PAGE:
The forms of Chinese furniture evolved along
three distinct lineages which dates back to 1000 BC, based on frame and
panel, yoke and rack (based on post and rail seen in architecture) and
bamboo construction techniques.
Chinese home furniture evolved independently of Western
furniture into many similar forms including chairs, tables, stools, cupboards,
cabinets, beds and sofas. Until about the 10th century CE the Chinese sat
on mats or low platforms using low tables, in typical Asian style, but
then gradually moved to using high tables with chairs.
Chinese furniture is mostly in plain polished wood, but
from at least the Song dynasty the most luxurious pieces often used lacquer
to cover the whole or parts of the visible areas. All the various sub-techniques
of Chinese lacquerware can be found on furniture, and become increasingly
affordable down the social scale. Xarved lacquer furniture was at first
only affordable by the imperial family or the extremely rich, but by the
19th century was merely very expensive, and mostly found in smaller pieces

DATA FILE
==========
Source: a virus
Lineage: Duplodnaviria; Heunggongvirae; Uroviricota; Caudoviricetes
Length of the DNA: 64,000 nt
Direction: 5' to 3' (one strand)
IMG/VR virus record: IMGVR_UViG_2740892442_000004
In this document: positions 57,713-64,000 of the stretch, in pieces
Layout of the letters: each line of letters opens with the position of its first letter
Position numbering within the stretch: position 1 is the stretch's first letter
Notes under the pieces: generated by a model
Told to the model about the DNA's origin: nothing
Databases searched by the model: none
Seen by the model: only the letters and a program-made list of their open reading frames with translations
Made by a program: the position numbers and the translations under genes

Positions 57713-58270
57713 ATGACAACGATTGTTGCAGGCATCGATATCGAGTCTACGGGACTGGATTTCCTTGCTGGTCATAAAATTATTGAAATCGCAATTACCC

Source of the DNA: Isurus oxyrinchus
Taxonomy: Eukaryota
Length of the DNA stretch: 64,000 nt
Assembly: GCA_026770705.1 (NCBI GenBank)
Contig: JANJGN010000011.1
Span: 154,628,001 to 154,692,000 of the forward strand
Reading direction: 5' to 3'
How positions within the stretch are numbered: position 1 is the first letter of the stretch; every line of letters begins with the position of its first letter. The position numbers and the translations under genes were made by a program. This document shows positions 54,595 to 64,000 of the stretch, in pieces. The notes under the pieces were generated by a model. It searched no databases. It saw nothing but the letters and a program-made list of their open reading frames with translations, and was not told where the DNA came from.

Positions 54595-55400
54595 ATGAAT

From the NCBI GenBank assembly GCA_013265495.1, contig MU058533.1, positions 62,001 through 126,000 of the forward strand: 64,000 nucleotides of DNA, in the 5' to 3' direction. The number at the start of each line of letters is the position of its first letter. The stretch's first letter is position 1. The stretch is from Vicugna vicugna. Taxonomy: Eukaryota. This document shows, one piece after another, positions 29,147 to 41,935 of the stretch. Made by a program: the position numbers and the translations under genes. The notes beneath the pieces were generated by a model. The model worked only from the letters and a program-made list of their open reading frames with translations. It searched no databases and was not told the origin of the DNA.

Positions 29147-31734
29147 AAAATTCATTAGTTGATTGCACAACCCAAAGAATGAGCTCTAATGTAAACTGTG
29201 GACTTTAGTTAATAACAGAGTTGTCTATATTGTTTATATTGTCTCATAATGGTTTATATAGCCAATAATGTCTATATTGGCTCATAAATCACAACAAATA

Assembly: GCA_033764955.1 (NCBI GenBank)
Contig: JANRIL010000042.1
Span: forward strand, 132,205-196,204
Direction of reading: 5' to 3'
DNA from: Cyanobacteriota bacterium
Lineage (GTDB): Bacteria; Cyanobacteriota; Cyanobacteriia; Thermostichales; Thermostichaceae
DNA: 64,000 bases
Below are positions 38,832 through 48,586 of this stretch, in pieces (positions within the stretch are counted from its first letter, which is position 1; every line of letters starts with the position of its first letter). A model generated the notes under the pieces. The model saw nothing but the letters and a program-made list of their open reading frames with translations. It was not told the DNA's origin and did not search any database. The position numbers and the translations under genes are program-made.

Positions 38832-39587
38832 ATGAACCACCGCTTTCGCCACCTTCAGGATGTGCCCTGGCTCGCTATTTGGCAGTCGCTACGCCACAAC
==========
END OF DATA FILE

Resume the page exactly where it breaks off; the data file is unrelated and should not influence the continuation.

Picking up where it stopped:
or as decorated areas on larger ones. It was especially popular on screens,
which were common in China. Lacquer inlaid with mother of pearl was especially
a technique used on furniture.
Chinese furniture is usually light where possible, anticipating
Europe by several centuries in this respect. Practical fittings in metal
such as hinges, lock plates, drawer handles and protective plates at edges
or feet are used, and often given considerable emphasis.
Classic Chinese furniture is typically made of a class
of hardwoods, known collectively as "rosewood". These woods are denser
than water, fine grained, and high in oils and resins. These properties
make them dimensionally stable, hardwearing, rot and insect resistant,
and when new, highly fragrant. The density and toughness of the wood also
allows furniture to be built without the use of glue and nail, but rather
constructed from joinery and doweling alone.